The Java platform continues to grow thanks to new programming languages and vendors focused on Platform as a Service (PaaS) solutions for Java development.
xStream Enterprise Cloud xStream is Virtustream’s secure, high-performance, enterprise class cloud computing platform, based on a unique Virtustream µVMTM technology. xStream supports multiple hypervisors, enables granular billing and chargeback, and, thanks to µVMs, is up to 30% more efficient than traditional virtualization. xStream increases operational efficiency and ROI, and offers greater financial flexibility through consumption-based pricing.…
IT as a Service ...
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Both Microsoft and VMware have revamped their product suites and therefore their licensing once more and how you buy will dictate how you license (as always). It has taken a bit of time for all the information to percolate through to each corporate site and all the issues to be addressed. As we did before, let us look at licensing. We will look at first the old model of Hyper-V vs VMware vSphere vs Citrix Xen vs RedHat KVM. Then in a follow-on article we will look at the new cloud suite models.
Intigua virtualizes the management layer, bringing cloud-grade scalability and agility to infrastructure monitoring and management for the first time. Winner of the “Best of VMworld 2012 Gold Award” for New Technology, Intigua enables enterprises to ensure the performance, availability and security of critical applications running on physical, virtual and hybrid cloud infrastructures. Intigua Overview How…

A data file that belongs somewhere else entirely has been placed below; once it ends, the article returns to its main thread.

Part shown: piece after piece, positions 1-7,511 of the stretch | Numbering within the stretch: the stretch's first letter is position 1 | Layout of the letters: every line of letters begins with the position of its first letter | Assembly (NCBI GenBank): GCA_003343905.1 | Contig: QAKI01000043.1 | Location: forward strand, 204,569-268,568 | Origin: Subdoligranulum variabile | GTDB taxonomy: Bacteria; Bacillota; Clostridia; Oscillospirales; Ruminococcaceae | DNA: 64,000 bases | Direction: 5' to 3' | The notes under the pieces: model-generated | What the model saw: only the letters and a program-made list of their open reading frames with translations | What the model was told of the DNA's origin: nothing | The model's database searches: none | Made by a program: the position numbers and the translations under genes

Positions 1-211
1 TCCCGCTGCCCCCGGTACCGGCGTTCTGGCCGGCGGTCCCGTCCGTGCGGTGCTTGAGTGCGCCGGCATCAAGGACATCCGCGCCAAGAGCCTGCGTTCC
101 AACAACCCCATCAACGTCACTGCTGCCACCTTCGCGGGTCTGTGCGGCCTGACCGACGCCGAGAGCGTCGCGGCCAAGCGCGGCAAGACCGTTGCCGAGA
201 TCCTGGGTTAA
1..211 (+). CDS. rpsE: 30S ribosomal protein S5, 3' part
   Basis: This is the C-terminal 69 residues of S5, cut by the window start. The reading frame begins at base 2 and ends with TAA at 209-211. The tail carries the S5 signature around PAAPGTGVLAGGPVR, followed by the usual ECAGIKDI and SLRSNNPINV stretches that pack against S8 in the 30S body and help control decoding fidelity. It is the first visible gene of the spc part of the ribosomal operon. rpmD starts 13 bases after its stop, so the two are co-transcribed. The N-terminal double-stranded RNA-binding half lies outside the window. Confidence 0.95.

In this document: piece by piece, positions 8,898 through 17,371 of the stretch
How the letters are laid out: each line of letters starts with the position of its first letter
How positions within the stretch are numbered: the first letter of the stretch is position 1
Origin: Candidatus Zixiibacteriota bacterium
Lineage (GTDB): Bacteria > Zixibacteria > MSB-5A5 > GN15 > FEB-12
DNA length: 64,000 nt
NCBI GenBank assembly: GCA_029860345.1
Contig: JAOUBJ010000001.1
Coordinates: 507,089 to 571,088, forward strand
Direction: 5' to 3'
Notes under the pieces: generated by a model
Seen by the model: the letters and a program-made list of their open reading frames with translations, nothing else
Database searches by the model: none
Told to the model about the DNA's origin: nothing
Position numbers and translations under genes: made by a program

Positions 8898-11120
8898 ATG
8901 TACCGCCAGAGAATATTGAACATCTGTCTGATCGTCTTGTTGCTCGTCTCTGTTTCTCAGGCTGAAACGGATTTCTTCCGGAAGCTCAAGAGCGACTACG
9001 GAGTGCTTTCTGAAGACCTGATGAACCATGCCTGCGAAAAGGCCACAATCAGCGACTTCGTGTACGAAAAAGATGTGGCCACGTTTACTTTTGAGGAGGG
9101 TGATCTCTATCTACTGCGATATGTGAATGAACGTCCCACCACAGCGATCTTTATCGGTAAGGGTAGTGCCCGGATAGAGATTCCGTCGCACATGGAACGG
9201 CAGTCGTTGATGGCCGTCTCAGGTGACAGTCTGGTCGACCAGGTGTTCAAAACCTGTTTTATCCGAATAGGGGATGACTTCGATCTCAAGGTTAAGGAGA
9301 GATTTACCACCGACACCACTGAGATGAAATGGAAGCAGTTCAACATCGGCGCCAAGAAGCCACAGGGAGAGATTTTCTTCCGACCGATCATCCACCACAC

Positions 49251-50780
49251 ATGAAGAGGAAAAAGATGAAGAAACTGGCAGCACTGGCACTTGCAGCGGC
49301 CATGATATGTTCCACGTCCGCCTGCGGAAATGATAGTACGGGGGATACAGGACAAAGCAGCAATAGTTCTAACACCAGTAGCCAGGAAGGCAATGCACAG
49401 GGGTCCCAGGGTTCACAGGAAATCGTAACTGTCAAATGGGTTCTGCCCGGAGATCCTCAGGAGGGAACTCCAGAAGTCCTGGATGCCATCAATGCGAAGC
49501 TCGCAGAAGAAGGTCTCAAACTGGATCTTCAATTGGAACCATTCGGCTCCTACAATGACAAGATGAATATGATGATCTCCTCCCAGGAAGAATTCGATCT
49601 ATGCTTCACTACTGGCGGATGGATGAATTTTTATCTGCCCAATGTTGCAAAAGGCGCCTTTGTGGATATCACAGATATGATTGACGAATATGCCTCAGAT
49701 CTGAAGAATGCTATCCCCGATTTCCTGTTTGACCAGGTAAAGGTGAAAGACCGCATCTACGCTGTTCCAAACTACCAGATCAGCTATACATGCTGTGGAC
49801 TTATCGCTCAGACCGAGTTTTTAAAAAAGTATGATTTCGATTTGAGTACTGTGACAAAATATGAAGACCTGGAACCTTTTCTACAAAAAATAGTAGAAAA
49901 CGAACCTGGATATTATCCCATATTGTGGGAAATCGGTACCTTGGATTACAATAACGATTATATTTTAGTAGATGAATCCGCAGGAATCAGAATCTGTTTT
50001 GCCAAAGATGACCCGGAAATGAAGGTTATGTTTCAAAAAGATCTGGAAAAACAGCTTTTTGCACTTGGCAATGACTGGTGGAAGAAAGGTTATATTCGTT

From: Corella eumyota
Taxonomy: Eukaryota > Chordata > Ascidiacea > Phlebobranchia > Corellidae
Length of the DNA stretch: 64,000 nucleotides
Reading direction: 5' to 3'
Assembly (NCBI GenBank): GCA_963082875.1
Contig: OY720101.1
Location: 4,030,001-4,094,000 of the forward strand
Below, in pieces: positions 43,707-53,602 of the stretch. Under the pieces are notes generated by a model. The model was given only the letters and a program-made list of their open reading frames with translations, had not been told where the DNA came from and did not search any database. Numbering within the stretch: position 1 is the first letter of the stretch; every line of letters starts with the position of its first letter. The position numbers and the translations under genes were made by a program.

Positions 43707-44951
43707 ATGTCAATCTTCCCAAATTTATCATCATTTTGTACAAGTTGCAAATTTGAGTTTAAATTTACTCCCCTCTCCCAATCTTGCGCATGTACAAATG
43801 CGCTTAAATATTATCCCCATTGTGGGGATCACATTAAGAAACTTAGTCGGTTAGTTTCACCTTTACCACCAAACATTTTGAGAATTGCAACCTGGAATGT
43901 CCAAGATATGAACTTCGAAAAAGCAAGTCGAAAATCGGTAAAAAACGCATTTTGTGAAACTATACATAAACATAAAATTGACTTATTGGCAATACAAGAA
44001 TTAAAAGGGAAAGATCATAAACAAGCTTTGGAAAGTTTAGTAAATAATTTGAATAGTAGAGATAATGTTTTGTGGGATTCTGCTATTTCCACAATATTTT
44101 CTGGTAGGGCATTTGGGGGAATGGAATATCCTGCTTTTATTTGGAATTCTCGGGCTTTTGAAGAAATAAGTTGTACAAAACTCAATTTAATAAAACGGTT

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The software defined data center promised to run all current and future workloads on commodity hardware. However, VDI currently requires unique hardware to perform at scale—a need met by a set of vendors like Astute Networks, Tintri, Nutanix, Pivot3, and V3. VMware is also addressing the unique requirements of VDI adoption in the VMware View Rapid Desktop Program. Therefore VDI currently constitutes an exception to the every workload promise made by the SDDC.
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There is an ever increasing number of data protection providers creating replication receiver clouds as they team up with cloud service providers. This could herald the end of on premise tape use for some enterprises, leaving tape to be used primarily by cloud providers. There are major benefits for Quantum, Zerto, Veeam, and others to form replication receiver clouds, but these clouds are not just or storage anymore. They could be purely for storage, but this is not a big win for the cloud service providers. So why would cloud service providers be interested in being a storage endpoint for data protection? Why are they concerned with backup and offering it as a service?
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The question of whether there is a specific cloud programming language has emerged in our internal discussions at TVP. We’ve noticed a tendency amongst “born in the cloud” companies like Cloud Physics to follow the example of Twitter and develop server-side components in the Scala programming language. Scala runs on the JVM and is supported by a significant number of PaaS, including CloudFoundry. Does this mean that enterprises moving to PaaS should now be coding in Scala?